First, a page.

The purpose of this paper is to examine the relationship between task variety and counterproductive work behavior (CWB) and the relationship between change in task variety and change in CWB. CWB is proposed as being a behavior that serves as an outlet by which employees can express displeasure and acts as a substitute for a lack of interest when task variety is low.
This study analyzed survey data that were collected at two points in time (T1 and T2) from 515 employees with different occupations working in Switzerland.
Task variety at T1 negatively related to organizational CWB (CWB-O) at T2 and interpersonal CWB (CWB-I) at T2. Task variety at T1 was also related to a change in CWB-O and a change in CWB-I. However, change in task variety showed a non-significant relationship to change in CWB-O and change in CWB-I.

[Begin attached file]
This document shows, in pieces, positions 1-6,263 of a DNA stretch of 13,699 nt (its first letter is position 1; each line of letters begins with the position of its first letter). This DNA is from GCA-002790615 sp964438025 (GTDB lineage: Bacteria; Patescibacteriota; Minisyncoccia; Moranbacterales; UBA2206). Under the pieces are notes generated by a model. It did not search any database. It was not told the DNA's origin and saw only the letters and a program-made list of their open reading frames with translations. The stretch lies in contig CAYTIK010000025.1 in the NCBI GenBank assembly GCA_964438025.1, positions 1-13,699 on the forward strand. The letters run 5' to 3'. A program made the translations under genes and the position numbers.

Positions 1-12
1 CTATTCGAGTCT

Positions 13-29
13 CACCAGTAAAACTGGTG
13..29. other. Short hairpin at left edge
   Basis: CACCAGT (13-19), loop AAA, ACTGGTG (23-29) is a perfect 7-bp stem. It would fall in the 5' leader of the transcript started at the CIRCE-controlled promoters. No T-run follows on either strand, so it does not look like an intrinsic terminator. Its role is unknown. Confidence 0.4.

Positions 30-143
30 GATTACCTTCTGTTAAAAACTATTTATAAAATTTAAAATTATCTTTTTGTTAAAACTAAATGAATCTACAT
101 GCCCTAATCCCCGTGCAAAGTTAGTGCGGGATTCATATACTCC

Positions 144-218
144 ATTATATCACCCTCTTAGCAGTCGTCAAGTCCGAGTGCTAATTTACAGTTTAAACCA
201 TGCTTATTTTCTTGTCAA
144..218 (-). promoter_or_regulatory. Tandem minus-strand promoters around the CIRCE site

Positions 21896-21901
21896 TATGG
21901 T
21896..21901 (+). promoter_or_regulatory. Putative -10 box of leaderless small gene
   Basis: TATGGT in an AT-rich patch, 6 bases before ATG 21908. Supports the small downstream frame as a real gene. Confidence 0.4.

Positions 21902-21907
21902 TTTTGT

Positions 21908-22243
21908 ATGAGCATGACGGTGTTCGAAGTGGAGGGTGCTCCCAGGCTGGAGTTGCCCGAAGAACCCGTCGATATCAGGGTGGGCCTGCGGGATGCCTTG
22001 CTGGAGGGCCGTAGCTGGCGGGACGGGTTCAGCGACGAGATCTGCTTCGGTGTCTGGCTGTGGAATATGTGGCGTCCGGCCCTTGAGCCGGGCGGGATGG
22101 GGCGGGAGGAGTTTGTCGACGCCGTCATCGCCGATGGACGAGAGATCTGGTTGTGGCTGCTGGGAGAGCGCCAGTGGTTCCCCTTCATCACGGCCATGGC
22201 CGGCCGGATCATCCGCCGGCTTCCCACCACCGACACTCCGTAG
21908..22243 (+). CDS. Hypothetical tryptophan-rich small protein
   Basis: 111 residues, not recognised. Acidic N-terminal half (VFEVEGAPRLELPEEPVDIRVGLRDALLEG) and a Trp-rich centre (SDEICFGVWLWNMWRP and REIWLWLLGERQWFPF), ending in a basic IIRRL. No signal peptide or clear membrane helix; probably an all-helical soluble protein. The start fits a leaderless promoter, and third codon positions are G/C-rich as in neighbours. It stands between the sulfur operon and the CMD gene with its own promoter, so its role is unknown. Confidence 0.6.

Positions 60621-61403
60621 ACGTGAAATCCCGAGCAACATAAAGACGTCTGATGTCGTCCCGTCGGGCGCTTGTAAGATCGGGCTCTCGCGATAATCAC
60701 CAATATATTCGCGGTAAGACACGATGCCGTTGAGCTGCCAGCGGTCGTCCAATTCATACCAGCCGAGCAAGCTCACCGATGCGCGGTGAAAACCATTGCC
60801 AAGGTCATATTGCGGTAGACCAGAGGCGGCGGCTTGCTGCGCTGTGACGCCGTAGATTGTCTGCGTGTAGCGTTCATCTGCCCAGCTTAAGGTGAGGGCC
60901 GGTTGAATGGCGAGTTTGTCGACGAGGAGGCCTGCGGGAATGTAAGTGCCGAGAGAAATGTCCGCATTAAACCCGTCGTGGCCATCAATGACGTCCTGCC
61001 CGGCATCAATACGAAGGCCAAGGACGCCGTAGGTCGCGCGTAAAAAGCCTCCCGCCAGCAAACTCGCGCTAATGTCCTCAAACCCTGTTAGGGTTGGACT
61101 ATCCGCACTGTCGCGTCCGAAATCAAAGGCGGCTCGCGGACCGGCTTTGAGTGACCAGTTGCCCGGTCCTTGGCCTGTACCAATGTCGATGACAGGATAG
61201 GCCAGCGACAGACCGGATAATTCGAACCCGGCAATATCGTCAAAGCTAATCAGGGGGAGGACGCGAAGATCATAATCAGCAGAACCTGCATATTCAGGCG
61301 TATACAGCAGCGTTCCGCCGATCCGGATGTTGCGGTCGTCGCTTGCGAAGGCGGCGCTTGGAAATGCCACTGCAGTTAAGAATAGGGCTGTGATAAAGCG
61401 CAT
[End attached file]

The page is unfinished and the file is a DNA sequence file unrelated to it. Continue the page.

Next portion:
Results indicated that employees tend to respond with CWB when task variety is permanently low and that CWB may even increase over time. Further studies that examine the dynamics between task variety and CWB are therefore recommended.
Findings inform the practice on the potentially harmful effects of unstimulating work designs and therefore have implications for how to better prevent CWB.
The two-wave data collection allowed for differentiation between the effect of the baseline level of task variety at T1 on CWB at T2 and the effect of a change in task variety on a change in CWB.
This work used data of the Swiss Human-Relations-Barometer project that was supported by the Ecoscientia Fundation. Special thanks go to Alexandra Arnold and Wiebke Doden for their support in data collection.
Morf, M., Feierabend, A. and Staffelbach, B. (2017), "Task variety and counterproductive work behavior", Journal of Managerial Psychology, Vol. 32 No. 8, pp. 581-592. https://doi.org/10.1108/JMP-02-2017-0048
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